Why are so many on track to come up short? Just look at the numbers. The CRR found that the average retirement savings of people in their 50s totaled just $110,000. This is disturbing because that age group has most of its saving years behind it, and is rapidly approaching retirement. Using the common rule of thumb that a 4 percent withdrawal rate allows for sustainable retirement assets, these savings would produce just $4,400 a year in retirement income. Even if you doubled this withdrawal rate, which would probably entail drawing the balance down over time, the result wouldn't augment Social Security benefits enough to provide much of a retirement lifestyle.
How to take the retirement budget challenge
To make this more real to you, try to live on the type of retirement budget your current savings would be likely to support. See the step-by-step process below to take the retirement budget challenge:
1. Project your retirement savings amount
Use a retirement savings calculator to project what your current rate of savings plus investment growth would add up to by the time you retire. This will tell you the total retirement savings you are on track for currently.
2. Figure out what yearly spending your savings can support
Again, 4 percent withdrawals are considered sustainable, but since it is not realistic to expect that everybody will be able to afford to live off their retirement savings without drawing them down. So, you might want to use a higher assumption, perhaps something between 4 percent and 8 percent. Applying this percentage to your projected savings tells you what your annual retirement income your nest egg would produce.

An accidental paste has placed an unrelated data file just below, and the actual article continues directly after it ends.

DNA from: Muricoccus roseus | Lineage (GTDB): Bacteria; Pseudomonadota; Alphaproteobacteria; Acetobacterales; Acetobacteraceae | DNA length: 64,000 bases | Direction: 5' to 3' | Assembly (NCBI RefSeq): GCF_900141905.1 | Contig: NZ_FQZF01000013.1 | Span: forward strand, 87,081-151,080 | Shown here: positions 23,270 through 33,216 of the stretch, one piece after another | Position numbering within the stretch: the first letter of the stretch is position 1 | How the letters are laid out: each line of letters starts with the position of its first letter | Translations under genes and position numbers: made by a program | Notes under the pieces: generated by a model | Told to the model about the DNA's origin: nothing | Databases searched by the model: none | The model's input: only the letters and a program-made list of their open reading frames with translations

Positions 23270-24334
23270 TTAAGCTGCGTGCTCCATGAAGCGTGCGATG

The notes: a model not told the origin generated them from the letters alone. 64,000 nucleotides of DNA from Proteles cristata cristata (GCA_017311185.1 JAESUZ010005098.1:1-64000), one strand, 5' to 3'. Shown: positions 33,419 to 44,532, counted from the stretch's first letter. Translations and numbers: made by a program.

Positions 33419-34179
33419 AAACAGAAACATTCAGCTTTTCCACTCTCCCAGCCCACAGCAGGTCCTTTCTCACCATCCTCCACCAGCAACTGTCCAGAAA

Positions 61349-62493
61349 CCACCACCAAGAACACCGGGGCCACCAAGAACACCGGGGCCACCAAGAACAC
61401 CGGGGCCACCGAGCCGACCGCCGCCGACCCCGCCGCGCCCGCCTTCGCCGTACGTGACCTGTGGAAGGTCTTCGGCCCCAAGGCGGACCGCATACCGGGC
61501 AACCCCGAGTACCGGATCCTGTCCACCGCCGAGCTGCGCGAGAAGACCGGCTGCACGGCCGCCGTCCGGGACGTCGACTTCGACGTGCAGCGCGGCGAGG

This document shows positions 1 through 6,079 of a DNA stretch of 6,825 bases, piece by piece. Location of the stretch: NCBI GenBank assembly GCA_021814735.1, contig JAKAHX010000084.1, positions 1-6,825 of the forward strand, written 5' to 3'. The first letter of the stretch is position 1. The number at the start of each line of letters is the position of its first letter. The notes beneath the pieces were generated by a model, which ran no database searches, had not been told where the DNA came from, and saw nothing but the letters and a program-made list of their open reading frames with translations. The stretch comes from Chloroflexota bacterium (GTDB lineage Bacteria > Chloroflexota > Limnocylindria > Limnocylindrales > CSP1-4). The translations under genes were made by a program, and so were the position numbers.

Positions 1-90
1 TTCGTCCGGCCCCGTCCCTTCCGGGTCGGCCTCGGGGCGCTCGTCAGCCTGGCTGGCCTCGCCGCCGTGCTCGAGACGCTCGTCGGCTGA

3. Be realistic about Social Security income
You can go to the U.S. Social Security Administration website and get a projection of what your retirement benefits will be. In the end, those benefits are based on the 35 highest-earning years of your career, so if you plan to retire early or if your income drops off later in your career, those benefits may not be as high as you think.
4. Make a budget based on your projected annual allowance
Your income from retirement savings and your Social Security benefit is what you would have to live on. Now create a monthly budget based on that amount.
5. Spend a month living on that budget
As an experiment, try living on that budget for a month. Don't take it so far that you fail to pay bills that you already owe, but limit any discretionary spending to what that budget would allow.
6. Figure out a budget you can live with
If your retirement savings rate is as meager as most Americans' rates, chances are you won't find that budget is very doable. So, figure out how much retirement income you would actually need to have a decent lifestyle.
7. Work backward to see what you need to save
Go back to the retirement calculator and see how much you would have to save to get to a workable retirement income. The experience of trying to live on less might just motivate you to ramp up your savings accordingly.
One way to think about this exercise is that it should encourage you to narrow the gap between your lifestyle now and the one you will be able to afford in retirement. If you get a taste of what it would be like trying to get by on a lot less money, you might decide it's better to spend a little less now, in order to afford a retirement budget that is less of a steep drop-off from how you lived during your working career.
Comment: Have you tried the retirement budget challenge? Tell us your experience below.